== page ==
An ex-jazz drummer wants nothing more than to be a good father in this moving family novel by the New York Times–bestselling author of The Dutch House.
When his lover takes away his son, he's left only with his Beale Street, Memphis bar. He hires a young waitress named Fay Taft who brings with her a desperate, dangerous brother, Carl, and the possibility of new intimacy. Nickel finds himself consumed with Fay and Carl's dead father—Taft—obsessing over and reconstructing the life of a man he never met.
A stunning artistic achievement, Taft confirms Ann Pathcett's standing as one of the most gifted writers of her generation and reminds us of our deepest instincts to protect the people we love.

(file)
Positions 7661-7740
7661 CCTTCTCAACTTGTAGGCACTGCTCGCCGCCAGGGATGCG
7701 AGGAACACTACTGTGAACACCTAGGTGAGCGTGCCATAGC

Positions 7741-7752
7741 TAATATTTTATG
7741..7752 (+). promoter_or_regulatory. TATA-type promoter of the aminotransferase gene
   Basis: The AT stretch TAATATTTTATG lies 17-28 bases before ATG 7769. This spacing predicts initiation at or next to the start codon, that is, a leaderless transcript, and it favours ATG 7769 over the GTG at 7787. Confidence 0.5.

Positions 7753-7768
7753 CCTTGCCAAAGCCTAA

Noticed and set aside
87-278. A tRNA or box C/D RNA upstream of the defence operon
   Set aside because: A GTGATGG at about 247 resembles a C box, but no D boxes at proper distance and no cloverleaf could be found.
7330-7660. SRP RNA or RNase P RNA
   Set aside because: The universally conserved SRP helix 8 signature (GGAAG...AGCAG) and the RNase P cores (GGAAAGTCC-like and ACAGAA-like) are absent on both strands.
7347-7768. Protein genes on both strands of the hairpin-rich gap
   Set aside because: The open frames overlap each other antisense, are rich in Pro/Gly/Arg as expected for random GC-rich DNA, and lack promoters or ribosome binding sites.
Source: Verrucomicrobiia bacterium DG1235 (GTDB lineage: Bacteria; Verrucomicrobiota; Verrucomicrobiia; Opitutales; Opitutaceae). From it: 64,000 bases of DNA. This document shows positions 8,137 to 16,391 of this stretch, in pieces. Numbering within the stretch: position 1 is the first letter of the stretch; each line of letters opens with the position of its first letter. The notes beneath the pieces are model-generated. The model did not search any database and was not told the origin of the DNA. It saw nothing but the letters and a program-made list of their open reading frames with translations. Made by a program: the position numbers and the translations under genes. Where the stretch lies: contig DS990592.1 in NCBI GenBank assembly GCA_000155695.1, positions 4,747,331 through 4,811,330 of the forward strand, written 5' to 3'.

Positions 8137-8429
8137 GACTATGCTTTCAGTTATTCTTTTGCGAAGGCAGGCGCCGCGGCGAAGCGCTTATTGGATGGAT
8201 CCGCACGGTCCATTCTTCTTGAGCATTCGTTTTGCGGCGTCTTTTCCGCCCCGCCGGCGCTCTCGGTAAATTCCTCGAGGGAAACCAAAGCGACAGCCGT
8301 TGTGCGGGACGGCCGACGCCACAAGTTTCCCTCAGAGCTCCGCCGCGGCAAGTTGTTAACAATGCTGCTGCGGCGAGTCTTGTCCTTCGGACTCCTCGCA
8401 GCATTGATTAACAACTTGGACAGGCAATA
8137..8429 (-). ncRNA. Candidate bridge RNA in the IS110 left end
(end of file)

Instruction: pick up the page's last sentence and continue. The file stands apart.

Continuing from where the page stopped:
"What could be merely a literary parlor trick—keeping three stories in the air at once—becomes...as resonant as a blues song, each story harmonizing with and answering others.... Expect miracles when you read Ann Patchett's fiction."—New York Times
"A moving emblem of fatherhood's rarely explored passion."—Los Angeles Times
"Patchett writes with remarkable conviction and attention to telling detail.... [She] is excellent at portraying the steady love and interest that holds the family members together, even though that love and interest isn't always successful in preserving the members from danger."—Jane Smiley, Pulitzer Prize–winning author of Golden Age
"Strikingly original."—Kirkus Reviews